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First Thoughts
  By Dan Gilmore - Editor-in-Chief  
  March 2 , 2012  

Supply Chain: Risky Business?


While we have covered supply chain risk management issues many times in our regular articles, to the best of my memory I have never dealt with the subject directly in this column. (As an aside, to see what we have done, go to, select "Search by Topic" in the top of the page, select "Supply Chain Risk" - you can find lots of good stuff that way.)

Gilmore Says:

The Risk Exposure Index can be overlaid on supply chain network design alternatives - and eventually integrated right into related software tools - to better show the tradeoffs between cost, service and now risk.

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Well, that topic is overdue, and you will find it here this week for a very good reason - we had two independent but equally fantastic Videocasts on the subject this week, and I think you will enjoy the summaries.

I am going to discuss the second broadcast first because some important supply chain news came out of it. My friend Dr. David Simchi-Levi of MIT - truly one of the best supply chain thinkers we have today, a perpetual motion machine of ideas - announced during the broadcast an exciting new way to measure supply chain risk. He calls it the Risk Exposure Index, and it addresses one of the issues that has vexed me for a long time: we seemed to have very little ability to actually quantify supply chain risk.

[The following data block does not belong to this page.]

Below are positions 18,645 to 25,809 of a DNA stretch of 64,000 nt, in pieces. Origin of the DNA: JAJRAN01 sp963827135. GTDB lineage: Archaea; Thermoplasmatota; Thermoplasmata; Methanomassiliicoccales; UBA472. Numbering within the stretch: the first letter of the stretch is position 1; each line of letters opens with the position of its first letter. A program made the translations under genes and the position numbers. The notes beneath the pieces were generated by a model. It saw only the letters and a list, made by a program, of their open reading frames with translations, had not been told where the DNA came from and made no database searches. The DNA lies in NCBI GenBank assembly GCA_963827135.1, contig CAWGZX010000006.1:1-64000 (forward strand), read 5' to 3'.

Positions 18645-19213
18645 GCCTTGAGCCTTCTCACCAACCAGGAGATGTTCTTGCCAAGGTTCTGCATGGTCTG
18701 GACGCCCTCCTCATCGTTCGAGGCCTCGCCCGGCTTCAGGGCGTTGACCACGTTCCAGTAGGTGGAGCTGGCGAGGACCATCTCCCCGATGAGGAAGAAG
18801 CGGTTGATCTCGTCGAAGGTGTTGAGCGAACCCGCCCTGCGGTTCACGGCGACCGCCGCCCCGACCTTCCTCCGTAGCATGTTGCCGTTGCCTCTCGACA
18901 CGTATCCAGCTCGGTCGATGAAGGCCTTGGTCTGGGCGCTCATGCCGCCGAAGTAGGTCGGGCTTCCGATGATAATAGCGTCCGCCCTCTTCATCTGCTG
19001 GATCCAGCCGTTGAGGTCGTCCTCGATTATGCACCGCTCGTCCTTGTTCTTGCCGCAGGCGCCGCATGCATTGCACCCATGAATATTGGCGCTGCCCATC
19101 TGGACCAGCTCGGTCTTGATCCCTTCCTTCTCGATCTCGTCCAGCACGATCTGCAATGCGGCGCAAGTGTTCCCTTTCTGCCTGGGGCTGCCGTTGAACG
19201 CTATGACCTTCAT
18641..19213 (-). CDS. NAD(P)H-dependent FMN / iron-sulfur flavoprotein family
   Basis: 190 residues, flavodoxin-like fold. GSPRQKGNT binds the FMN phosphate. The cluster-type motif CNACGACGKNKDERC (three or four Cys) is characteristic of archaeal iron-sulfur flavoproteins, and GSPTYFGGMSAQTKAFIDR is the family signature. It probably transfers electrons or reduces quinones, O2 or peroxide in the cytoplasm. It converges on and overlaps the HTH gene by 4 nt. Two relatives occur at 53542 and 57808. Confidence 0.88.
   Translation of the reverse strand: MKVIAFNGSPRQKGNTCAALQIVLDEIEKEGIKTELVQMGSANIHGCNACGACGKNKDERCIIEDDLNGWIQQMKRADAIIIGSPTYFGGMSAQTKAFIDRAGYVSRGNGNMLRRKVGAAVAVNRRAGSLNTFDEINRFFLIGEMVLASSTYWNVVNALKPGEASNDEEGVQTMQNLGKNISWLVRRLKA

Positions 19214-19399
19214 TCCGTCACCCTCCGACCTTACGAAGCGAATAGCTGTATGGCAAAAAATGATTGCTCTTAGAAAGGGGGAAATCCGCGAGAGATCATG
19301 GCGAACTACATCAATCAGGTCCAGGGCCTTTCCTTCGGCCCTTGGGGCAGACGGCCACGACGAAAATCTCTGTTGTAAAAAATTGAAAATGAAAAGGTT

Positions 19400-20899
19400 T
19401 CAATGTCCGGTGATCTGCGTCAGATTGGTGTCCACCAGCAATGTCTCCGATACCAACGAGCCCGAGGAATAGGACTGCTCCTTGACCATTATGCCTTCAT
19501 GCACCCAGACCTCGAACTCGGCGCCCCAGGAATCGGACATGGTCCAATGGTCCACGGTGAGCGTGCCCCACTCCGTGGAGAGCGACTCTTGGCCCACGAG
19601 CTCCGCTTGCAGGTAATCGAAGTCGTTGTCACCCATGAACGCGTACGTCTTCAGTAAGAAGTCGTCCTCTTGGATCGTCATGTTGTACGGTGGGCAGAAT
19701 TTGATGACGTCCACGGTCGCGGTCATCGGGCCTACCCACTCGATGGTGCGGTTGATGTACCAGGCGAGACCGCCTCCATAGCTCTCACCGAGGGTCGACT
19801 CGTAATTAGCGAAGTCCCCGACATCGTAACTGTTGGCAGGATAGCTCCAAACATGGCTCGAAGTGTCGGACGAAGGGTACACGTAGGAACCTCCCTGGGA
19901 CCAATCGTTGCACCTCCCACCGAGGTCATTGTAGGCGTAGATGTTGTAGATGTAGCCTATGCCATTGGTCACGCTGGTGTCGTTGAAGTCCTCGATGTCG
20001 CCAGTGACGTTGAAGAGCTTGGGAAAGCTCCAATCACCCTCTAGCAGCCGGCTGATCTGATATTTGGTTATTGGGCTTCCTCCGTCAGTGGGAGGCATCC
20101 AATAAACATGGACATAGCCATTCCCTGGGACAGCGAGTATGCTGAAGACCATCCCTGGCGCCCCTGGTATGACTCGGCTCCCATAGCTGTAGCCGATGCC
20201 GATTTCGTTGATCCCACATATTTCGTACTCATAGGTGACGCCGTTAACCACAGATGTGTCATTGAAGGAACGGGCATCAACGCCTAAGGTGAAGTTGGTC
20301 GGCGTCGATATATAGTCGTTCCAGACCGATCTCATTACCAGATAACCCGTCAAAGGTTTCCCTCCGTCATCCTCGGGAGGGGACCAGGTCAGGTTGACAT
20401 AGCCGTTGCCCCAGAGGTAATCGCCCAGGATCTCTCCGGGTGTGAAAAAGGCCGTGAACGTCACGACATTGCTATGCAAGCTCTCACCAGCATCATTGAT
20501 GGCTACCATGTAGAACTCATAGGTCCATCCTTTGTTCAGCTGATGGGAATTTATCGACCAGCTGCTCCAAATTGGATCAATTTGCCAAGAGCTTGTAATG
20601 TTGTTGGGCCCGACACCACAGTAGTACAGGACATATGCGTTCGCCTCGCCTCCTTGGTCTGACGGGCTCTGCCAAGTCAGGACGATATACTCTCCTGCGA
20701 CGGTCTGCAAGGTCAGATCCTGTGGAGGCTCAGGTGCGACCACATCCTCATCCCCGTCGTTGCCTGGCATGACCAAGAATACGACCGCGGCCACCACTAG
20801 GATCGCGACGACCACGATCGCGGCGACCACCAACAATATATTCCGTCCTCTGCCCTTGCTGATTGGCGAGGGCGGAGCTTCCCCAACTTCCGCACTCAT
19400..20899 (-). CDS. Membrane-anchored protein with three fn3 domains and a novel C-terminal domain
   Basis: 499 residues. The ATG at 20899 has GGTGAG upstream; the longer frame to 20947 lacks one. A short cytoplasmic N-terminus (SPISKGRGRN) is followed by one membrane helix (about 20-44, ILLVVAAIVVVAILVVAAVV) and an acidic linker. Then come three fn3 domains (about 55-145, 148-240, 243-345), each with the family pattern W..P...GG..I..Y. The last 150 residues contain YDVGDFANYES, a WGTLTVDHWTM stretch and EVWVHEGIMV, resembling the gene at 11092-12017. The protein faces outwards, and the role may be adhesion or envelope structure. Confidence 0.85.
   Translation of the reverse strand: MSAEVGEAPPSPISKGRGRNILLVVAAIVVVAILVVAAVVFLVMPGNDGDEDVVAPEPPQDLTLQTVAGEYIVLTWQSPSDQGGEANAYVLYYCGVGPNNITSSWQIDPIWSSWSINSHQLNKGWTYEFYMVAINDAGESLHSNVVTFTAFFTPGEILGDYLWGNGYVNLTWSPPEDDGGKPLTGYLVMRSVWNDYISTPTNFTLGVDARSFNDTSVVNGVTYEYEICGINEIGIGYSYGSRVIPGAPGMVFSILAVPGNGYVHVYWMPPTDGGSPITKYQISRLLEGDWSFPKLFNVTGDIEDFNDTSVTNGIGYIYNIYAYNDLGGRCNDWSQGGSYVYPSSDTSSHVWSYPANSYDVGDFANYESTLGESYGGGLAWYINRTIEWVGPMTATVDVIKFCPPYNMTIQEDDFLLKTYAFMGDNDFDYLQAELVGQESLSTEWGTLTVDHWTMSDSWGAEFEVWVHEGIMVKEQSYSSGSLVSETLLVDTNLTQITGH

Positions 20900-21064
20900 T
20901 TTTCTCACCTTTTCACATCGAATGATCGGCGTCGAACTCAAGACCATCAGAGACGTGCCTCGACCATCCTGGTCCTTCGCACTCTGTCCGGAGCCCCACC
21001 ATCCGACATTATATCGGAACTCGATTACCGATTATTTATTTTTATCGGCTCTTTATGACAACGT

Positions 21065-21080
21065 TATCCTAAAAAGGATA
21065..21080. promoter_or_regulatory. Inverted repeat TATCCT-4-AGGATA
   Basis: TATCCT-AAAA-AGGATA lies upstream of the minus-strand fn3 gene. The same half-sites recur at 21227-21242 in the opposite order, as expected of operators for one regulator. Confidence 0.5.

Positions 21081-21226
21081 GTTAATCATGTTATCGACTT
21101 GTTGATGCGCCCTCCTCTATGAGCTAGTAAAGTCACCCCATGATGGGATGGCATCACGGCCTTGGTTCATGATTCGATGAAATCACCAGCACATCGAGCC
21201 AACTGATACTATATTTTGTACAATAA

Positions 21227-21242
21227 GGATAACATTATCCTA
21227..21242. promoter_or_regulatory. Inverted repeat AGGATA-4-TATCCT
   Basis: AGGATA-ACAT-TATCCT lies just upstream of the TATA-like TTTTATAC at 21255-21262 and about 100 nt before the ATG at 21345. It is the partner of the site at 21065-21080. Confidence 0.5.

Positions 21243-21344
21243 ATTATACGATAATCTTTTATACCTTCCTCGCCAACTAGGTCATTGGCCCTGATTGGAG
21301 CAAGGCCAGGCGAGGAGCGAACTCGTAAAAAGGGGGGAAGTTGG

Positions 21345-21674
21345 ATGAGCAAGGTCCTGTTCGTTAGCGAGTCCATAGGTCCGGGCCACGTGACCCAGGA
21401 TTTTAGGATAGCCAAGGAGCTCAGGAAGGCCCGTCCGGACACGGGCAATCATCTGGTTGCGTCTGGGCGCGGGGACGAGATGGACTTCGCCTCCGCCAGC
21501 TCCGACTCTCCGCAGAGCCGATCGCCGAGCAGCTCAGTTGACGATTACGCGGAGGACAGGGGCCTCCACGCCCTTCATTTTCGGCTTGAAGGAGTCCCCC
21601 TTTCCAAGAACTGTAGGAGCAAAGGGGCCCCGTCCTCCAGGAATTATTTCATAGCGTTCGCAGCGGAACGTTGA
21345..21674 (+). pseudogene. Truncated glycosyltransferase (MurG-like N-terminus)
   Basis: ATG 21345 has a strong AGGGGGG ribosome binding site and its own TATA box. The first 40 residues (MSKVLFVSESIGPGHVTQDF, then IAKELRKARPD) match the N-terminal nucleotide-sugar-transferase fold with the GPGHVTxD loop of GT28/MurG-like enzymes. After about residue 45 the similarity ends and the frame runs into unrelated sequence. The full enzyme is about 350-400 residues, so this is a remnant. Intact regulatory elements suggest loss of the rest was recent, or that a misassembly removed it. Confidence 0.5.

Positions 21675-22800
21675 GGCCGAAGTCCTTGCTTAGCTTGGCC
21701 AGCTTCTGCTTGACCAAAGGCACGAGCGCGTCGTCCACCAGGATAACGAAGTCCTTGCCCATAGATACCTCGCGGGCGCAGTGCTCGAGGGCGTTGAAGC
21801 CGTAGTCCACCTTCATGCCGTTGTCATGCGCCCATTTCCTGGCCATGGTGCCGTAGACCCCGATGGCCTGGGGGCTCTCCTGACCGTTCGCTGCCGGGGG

Most companies seem to be stuck on simply categorizing risk along two dimensions, such as probability of occurrence and the size of impact were a particular disruption to occur. Because that's the best we have had. This approach has at least two issues: (1) there was no quantification of the impact, so how much a company might invest to mitigate a given risk remained something of a guessing game; (2) it almost by definition looks at risk as independent individual events, and does not really consider the issue from a full supply chain context.

Enter the new Risk Exposure Index. A key concept here is what Simchi-Levi calls Time to Recovery, or TTR. This refers to how long it would take a company to fully recover from a major disruption, such as by ramping up production elsewhere, finding new sources of supply, changing out materials, or other means. That in turn leads to calculation of the Financial Impact (FI) of the disruption through its TTR.